Liquid Chromatography - Liquid Chromatography Applications 4
The packing is silica based but is contained in a short column 3.3 cm long, 4.6 mm in diameter and packed with particles 3 mm in diameter. The expected efficiency of the column (when operated at the optimum velocity) would be about 5,500 theoretical plates. This is not a particularly high efficiency and so the separation depends on the phases chosen to provide the necessary selectivity and an appropriate gradient program.
The selectivity was achieved using a complex mixture of ionic and dispersive interactions between the solutes and the stationary phase and ionic, polar and dispersive forces between the solutes and the mobile phase. The initial solvent in the gradient program was a 1% acetic acid and 1 mM tetrabutyl ammonium phosphate buffered to a pH of 2.8. The tetrabutyl ammonium salt would be adsorbed strongly on the reverse phase and thus acted as an adsorbed ion exchanger. During the program, acetonitrile was added to the solvent and initially this increased the dispersive interactions between the solute and the mobile phase.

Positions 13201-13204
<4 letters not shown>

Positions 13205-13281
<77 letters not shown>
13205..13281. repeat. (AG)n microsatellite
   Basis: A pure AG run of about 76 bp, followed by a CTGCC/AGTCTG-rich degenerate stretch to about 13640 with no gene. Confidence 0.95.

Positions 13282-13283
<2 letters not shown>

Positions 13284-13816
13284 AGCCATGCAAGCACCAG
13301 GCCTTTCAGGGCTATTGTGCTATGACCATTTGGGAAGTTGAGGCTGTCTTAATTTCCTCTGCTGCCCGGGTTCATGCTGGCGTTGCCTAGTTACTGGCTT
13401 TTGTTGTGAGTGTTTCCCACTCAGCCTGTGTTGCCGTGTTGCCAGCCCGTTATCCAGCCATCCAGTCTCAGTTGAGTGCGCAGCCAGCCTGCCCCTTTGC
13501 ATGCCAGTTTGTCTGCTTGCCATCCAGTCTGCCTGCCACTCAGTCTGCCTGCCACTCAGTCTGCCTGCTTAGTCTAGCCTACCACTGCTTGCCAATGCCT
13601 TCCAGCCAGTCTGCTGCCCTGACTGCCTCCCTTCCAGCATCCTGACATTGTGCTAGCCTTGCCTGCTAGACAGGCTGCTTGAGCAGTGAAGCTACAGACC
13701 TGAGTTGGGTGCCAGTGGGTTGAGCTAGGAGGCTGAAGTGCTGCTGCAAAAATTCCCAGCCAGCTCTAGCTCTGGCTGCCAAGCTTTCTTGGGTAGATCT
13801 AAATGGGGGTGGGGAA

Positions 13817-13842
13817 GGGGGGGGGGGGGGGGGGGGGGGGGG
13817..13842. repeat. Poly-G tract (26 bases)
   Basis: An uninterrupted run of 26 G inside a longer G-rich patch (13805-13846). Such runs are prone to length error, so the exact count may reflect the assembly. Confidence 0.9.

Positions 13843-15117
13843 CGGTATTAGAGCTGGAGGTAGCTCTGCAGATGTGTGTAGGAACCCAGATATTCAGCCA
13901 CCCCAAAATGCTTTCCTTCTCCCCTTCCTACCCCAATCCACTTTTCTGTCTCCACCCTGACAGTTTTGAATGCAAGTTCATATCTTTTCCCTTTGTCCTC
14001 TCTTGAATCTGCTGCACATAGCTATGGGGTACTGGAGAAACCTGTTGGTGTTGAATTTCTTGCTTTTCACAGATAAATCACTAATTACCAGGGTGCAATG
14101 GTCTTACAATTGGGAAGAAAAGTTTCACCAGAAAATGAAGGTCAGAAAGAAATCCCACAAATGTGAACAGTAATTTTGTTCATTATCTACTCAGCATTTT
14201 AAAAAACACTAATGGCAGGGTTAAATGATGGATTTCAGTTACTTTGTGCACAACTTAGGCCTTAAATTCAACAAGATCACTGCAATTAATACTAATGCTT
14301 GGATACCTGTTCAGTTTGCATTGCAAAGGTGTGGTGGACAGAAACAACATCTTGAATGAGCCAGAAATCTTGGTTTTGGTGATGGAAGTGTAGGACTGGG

As the acetonitrile concentration became higher, however, the tetrabutyl ammonium salt would be desorbed from the reverse phase reducing the ionic interactions of the solutes with the stationary phase. At even higher concentrations of acetonitrile, the tetrabutyl ammonium salt would be completely desorbed and the interactions of the solutes with the stationary phase would become almost exclusively dispersive. This is an example where a complex phase system was necessary because there was limited column efficiency available. It is likely that a column with intrinsically more efficiency might achieve the separation with a much simpler solvent system and a more straightforward solvent program.
An example of the use of native silica is given by for the analysis of Darvocet® and its generic equivalent formulation. Darvocet® is an acetaminophen product in which the active ingredient (and other material in the medicine) are weakly polar and, consequently, lend themselves to separation on a strongly polar stationary phase such as silica gel. The analysis is depicted in figure 59. The analysis is completed in less than 4 minutes using a short column 3.3 cm long and 4.6 mm in diameter. The silica packing had a particle size of 3 m providing a maximum efficiency of about 5,500 theoretical plates.